The power of being seen
Why a pride parade is so important
LGBTI people don’t have it easy no matter where they live: sexual minorities in most places are faced with negative attitudes, stigma and violence. In the relatively young country of East Timor, independent from neighboring Indonesia since 2002, a public pride parade was held in July 2018 for just the second time because of the fierce battle for acceptance the LGBTI community has to fight.
Natalino is twenty-eight, gay and lives in East Timor. During the first pride parade in 2017, which he had organized with his LGBTI youth organization Hatutan, he suddenly ran into his conservative, religious brother. Although Natalino had invited him to the parade, he didn’t expect him to come because they hadn’t been on speaking terms for some time.
"But then I suddenly saw him in the distance, late as usual. As we approached each other, I saw he was wearing a t-shirt that said 'You are not alone'. We embraced each other with tears in our eyes. It was one of the most emotional moments of my life, especially because of the difficulties we had experienced."
Before this embrace, Natalino's brother, like his parents, had spent years feeling torn between accepting Natalino’s homosexuality and rejecting it. Their small moment together is a sign of the change that is happening in East Timor.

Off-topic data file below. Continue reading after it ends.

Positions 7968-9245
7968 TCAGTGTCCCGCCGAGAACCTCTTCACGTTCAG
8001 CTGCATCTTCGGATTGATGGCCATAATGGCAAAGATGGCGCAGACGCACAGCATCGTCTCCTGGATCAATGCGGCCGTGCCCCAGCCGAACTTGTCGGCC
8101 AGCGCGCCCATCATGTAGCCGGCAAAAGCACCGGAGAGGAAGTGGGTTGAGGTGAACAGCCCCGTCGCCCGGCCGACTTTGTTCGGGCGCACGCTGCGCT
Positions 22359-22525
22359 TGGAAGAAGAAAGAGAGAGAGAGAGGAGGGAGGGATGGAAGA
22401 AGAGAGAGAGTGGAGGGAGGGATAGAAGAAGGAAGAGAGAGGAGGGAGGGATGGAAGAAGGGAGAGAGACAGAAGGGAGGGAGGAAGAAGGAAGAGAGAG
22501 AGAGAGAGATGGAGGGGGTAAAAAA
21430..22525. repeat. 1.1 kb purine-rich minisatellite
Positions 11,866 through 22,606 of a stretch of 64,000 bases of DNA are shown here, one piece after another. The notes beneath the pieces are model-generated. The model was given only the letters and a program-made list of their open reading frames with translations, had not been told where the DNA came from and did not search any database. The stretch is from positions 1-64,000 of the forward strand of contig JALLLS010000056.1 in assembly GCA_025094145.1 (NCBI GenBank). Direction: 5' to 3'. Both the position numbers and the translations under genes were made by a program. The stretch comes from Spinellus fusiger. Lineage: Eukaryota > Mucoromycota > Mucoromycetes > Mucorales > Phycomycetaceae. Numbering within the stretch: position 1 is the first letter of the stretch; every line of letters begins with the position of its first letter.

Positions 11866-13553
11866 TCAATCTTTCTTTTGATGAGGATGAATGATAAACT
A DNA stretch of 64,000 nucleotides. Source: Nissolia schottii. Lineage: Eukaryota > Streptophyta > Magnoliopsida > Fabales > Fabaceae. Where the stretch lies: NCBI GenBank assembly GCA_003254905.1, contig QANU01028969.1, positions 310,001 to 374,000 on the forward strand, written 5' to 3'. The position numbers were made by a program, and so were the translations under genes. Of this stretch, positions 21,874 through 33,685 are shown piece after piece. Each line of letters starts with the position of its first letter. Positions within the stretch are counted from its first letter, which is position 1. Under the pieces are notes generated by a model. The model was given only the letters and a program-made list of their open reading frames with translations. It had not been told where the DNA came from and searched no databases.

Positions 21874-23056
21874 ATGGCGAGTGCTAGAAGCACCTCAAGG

The East Timor pride in pictures
Photo's were taken by Clementino Amaral and Bernardino Soares.
(Continue reading the article below)
Working toward positive change
The Coalition for Diversity and Action (CODIVA), the first LGBTI organization in East Timor, is playing an important role in this change. With Hivos’ support, it has expanded from offering HIV-related services for gay men and transgenders to fighting for greater inclusion of all LGBTI people in the country. Through Hivos, the founders of CODIVA (themselves members of the LGBTI community) were able to apply for funding and start their organization.